A Memory Met
Once I walked south, along a scrubby grass verge,
to my left ran a narrow road,
empty, silent, in my memory,
no car, van or tractor passing by.
Stretched out, on either side of it,
lay dark grey black ploughed fields,
flocked over by gulls and crows.
Free of my council house estate,
I was in, what was to us, the country.
The air, a bit stuffy, smelt of turnip and cabbage,
the slime of a ditch for toad, frog and newt.
A telegraph pole rose before me,
tall and stark in the flat land.
I lifted my chin, looked up.
To my surprise, I saw, perched on its top,
high in the air, a barn owl.
I stopped in my steps, smiled,
thinking it must have forgotten its nocturnal nature,
for it was early afternoon, sometime in summer.
I could tell it by its white feathers,
the glare of its black orange brown eyes,
its probing, permanent predator frown.
Hunting in the day, as I now have learned its kind can,
it stirred my blank brain, made its roots quiver,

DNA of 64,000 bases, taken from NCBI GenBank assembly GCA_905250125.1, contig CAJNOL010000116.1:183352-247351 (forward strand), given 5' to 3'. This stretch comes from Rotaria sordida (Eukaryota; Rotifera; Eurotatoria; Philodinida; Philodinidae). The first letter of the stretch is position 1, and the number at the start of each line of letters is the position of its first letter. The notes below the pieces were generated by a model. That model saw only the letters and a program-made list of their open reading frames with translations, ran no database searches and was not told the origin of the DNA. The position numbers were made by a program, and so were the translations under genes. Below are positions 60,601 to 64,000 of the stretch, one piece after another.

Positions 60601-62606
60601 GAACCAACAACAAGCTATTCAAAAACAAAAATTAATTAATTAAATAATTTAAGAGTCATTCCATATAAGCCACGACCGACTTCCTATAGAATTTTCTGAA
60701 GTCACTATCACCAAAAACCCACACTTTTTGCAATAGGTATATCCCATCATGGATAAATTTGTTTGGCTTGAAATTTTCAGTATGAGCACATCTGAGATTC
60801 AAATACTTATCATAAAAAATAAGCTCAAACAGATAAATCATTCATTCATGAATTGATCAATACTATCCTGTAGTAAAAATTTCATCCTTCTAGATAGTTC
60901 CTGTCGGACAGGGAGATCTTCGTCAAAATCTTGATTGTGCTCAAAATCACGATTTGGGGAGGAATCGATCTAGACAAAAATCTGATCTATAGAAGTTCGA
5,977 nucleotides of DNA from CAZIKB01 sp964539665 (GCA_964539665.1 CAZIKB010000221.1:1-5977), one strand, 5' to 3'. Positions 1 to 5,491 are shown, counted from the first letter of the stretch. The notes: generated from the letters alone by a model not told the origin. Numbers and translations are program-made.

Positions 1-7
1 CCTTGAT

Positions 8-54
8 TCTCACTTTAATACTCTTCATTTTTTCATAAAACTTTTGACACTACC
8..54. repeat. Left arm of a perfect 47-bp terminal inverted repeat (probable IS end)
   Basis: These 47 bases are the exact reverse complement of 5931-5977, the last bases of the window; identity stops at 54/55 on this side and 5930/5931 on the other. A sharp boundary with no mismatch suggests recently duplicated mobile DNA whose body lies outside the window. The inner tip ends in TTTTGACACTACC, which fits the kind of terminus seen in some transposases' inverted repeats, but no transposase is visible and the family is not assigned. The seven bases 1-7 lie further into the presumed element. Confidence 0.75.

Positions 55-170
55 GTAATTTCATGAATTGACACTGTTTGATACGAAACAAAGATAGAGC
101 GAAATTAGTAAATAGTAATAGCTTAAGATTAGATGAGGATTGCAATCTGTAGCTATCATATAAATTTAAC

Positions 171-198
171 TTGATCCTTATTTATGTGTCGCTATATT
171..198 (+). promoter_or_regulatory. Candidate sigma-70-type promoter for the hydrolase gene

its juices recirculate through its tubes,
traced itself on a clean screen,
to be kept fresh in clear cells to summon and study.
Bird of the night, startled by daylight,
made it clear why from the ancients
its kind have been thought wise.
It lies in the eyes, large, round, alert,
like those of one who knows much
and thirsts to learn more.
As regards the bird tree,
one who sits on a branch
not far below the eagle.
Our unexpected encounter, chance meeting,
I knew I would always remember.
In a sudden, it must have seen or felt something,
for it spread its white wings, drew in its talons,
swooped from its perch, flapped over the fields
to the dim eastern skyline, vanished before it was reached.
Apart from that, of the walk, nothing comes back.